Soviet President Mikhail Gorbachev pausing to smile while chatting up press during a lighthearted moment in G7 meetings. Dirck Halstead/ Getty Images
Gorbachev’s Legacy

On March 11, 1985, Mikhail Gorbachev became leader of the Soviet Union. Within a few weeks, the full-scale reformation he attempted to carry out both inside his country and in its Cold War relations with the West, particularly the United States, began to unfold. Perestroika (“restructuring”)—as Gorbachev called his reforms—officially ended with the Soviet Union and his leadership in 1991. The historic opportunities for a better future it offered Russia—and the world—have been steadily undermined ever since.

Usually forgotten is that the wave of democratization at the end of the 20th century began in a place, and in a way, that few had expected: in Soviet Russia, under Gorbachev’s leadership as the head of the Soviet Communist Party. Indeed, the extent to which his democratic achievements during nearly seven years in power have been forgotten or obscured is a measure of historical amnesia.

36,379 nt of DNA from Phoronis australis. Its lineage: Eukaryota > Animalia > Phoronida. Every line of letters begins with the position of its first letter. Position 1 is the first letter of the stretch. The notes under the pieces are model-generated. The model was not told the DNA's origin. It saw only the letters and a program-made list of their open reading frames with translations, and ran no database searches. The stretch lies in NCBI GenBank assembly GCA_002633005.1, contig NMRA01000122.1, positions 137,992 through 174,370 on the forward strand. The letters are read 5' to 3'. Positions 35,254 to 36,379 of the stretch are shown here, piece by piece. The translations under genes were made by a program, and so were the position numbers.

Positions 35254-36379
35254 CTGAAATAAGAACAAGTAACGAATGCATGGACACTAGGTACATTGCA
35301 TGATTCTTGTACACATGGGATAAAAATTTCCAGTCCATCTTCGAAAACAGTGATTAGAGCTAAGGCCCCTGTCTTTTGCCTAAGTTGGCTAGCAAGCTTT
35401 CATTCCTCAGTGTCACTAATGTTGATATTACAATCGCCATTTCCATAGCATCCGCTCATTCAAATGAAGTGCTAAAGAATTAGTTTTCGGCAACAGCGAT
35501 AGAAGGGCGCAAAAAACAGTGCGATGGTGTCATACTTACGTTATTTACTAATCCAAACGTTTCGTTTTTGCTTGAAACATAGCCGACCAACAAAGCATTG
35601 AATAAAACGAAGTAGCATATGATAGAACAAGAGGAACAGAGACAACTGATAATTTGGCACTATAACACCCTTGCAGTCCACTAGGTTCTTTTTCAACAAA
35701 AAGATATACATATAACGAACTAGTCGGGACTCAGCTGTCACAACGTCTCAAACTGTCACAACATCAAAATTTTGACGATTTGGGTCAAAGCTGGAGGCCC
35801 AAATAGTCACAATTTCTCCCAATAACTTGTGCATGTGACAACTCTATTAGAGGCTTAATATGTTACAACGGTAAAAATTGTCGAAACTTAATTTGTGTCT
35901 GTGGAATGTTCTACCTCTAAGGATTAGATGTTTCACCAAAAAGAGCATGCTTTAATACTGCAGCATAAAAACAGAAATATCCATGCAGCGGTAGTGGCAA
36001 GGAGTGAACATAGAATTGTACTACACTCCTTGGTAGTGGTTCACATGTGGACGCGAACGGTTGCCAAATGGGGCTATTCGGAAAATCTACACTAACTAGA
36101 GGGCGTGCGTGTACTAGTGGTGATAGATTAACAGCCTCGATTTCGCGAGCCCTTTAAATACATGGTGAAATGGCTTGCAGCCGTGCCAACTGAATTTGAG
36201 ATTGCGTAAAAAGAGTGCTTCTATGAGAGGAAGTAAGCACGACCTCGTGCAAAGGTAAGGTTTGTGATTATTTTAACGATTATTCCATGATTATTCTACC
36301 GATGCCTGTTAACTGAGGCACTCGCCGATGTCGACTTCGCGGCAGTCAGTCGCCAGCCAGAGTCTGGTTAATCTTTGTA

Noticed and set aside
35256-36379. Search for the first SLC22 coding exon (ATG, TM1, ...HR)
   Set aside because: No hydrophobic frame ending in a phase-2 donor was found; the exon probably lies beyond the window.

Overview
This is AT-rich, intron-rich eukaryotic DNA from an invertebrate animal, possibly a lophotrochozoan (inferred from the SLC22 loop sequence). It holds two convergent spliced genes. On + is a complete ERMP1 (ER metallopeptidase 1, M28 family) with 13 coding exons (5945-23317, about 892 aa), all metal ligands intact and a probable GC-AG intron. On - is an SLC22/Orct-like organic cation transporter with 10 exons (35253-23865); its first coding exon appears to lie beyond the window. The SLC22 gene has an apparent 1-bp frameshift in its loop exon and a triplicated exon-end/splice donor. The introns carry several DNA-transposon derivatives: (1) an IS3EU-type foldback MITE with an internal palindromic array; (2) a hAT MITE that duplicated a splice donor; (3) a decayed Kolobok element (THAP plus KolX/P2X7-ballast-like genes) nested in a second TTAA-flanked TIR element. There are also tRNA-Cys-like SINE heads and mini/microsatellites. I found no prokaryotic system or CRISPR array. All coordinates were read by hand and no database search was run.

Lost in historical misrepresentation are his two great achievements inside his country. By 1991, Gorbachev had led Russia closer to a real functioning democracy than it had ever been in its thousand-year history; and the parliamentary and presidential elections he introduced in 1989­­–90—in the then-Soviet system—remain Russia’s freest and fairest to date.

It seems especially important to remember this history now, when there is renewed talk about democracy and authoritarianism, and its roots and risks, and as the US shepherds countries along the presumed democratic path. Recalling Gorbachev’s evolutionary democratization reminds us that whatever the merits of various US pro-democracy programs aimed at Russia, they played no role in the onset or unfolding of democratization in Moscow. Indeed, when Russians used to say their country had more democracy under Gorbachev than later, they point out that Boris Yeltsin’s election as Soviet Russian president in June 1991 was the first and the last time in the Soviet Union’s history that the Kremlin allowed executive power to pass to an opposition candidate.

Read the full piece in The Nation.

More from